.. if I tended to support previous comments about the supporting cast, fact is you can’t gravite around power house like there are in the MU without something to happen . Death meaning nothing, or being the easy way, all you have to do is mutating.

Wasn’t interested neither by RED HULK at first -excepted for Gabriel Hardman’ art – because I’ve never seen more ridiculous idea (if at last he kept the mustache) neither than I’ll never forgive Jeph Loeb to have waisting such a wonderful character Doc Samson was. Rick Jones has mutating, well why not Betty.. Times proved us even Bucky Barnes could be brought back to life and become an interesting player -though I’d prefer him as NOMAD than WS, just sayin’ – because it’s all about what the authors are doing with the character that only matter..

With RSH, I’m having a Marvel book as I like them : pulpy yes, with a supporting character I love.
Not sure Aaron Stack could support his own title for now or later, except if he’s throwing in such interesting quest , like Parker is actually doing with Betty, but I’m glad to see him around, and I hope there will be few more other B-Listers .. I think Parker knows his job enough to give more consistency soon to his main character at the same time

I liked having a bigger Hulk influence and more Hulk titles. When Skaar and Lyra dropped off the face of the Marvel Universe and Jen was sent back to a cameo character I dropped them all and though I love Red She-Hulk as a character I’m still skeptical of what they’re doing with the Hulk family of characters so I may not be ready to come back yet.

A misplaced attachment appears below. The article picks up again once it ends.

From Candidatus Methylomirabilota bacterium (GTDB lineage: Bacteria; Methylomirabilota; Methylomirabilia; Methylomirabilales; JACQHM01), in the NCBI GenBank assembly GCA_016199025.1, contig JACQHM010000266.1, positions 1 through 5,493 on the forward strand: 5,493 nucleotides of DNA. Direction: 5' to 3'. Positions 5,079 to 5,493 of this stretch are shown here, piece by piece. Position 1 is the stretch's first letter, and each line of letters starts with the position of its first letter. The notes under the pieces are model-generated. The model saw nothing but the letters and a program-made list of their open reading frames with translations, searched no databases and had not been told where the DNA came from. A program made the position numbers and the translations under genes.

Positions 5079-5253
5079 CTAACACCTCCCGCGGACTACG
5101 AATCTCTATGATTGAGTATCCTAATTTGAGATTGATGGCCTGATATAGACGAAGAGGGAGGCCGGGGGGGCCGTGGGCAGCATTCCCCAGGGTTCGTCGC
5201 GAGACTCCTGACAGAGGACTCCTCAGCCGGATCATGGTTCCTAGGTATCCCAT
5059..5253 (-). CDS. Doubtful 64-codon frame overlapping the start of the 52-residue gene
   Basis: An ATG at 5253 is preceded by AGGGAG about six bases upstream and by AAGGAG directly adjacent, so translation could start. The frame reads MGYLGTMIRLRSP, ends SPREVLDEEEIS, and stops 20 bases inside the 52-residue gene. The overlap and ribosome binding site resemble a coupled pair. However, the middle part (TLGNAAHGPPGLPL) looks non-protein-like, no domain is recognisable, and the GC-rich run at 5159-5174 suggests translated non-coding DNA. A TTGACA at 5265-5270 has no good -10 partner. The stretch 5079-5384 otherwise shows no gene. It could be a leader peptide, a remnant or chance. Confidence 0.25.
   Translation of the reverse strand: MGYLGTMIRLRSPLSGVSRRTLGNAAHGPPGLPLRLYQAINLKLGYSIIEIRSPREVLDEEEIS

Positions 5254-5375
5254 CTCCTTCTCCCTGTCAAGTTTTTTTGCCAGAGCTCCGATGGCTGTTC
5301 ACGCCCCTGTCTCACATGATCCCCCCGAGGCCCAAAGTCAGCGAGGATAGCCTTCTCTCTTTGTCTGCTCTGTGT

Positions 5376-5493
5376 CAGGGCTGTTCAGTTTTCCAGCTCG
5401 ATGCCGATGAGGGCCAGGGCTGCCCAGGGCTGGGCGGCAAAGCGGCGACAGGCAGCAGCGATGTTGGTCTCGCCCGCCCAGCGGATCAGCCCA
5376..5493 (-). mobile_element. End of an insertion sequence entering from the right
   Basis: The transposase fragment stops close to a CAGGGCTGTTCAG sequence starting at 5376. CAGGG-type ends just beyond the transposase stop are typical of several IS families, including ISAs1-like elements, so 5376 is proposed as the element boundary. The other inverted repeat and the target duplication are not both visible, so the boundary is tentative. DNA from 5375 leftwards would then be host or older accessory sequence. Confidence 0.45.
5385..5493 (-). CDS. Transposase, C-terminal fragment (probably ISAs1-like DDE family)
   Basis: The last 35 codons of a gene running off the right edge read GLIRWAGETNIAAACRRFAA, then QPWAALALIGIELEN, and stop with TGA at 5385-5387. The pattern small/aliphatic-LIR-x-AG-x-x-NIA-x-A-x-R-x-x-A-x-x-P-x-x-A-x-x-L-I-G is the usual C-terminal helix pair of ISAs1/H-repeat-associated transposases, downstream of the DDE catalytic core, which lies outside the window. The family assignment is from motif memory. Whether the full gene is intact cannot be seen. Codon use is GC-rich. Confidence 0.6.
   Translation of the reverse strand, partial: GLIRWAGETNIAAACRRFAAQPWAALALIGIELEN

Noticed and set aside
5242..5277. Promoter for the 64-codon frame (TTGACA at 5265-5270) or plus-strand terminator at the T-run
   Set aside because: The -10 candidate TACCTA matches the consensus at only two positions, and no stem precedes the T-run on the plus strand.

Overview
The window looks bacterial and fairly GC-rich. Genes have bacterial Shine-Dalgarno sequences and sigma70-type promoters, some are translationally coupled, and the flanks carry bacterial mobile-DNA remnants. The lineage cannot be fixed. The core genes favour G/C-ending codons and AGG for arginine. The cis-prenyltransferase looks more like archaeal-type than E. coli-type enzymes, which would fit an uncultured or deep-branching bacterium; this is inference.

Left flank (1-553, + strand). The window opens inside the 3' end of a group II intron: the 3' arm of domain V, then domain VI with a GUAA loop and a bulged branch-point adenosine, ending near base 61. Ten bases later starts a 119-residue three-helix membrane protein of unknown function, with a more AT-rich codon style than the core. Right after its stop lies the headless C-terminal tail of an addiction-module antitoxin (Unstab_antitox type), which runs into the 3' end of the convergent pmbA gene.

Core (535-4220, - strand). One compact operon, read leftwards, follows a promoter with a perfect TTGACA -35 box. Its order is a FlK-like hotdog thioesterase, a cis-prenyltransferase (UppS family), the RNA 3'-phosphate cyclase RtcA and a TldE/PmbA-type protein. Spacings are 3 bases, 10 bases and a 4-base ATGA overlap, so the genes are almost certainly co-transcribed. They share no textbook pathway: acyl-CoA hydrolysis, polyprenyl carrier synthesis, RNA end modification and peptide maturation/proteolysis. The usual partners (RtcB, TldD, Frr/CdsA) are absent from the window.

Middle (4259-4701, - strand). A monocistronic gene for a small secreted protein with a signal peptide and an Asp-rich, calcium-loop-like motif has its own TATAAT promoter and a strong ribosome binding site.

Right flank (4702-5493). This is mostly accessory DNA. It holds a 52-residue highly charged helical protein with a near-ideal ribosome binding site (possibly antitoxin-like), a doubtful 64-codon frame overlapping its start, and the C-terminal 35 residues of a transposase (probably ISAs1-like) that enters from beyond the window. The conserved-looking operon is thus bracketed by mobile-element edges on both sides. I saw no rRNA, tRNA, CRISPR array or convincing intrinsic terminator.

I’m still hoping for a Avengers of Atlas series by Parker. It seems the only way to keep Atlas viable is slapping Avengers on the title so I say go for it!

I don’t get why we need a Red She-Hulk, what’s wrong with the Green one we already have?

I think there being another color of She-Hulk is what makes this book such a hard sell. “Normal” She-Hulk is already a hard sell – and the fact she’s called She-Hulk at all (instead of under her own different name) can make the character feel like she’s just a derivative. (You don’t see Spider-Woman being called She-Spider-Man)

The last run of She-Hulk under Dan Slott was brilliant. If they needed to visit the She-Hulk idea, visit that one. Like others have said, it would’ve been nice if Betty Ross had stayed Betty Ross. It’s nice to have a human supporting cast to ground the Marvel heroes.

Red She-Hulk is a particular favorite book right now. I picked it up because I like Jeff Parker’s work, and I wanted to support a book with a female lead. What I found was a really fun adventure story that’s set squarely in the Marvel Universe, but takes place around the edges of that setting. Despite the story about trying to prevent future disaster caused by a military project, it doesn’t feel like a superhero story, as if she and Machine Man are fighting a super-villain plot. It feels more like an adventure story, and that’s why I’m really enjoying it as something separate and distinct from the other Marvel books I’m reading.

This title is on my short list to keep up with every month. I love machine Man in this book. The art is awesome. And the story is interesting. I hope Indestructible Hulk can be that way soon.

In Carlo’s hands, it’s rare for us to be disappointed! And to Parker, you deserve more recognition than ever!

Duff McWhalen

April 6, 2013 at 2:18 pm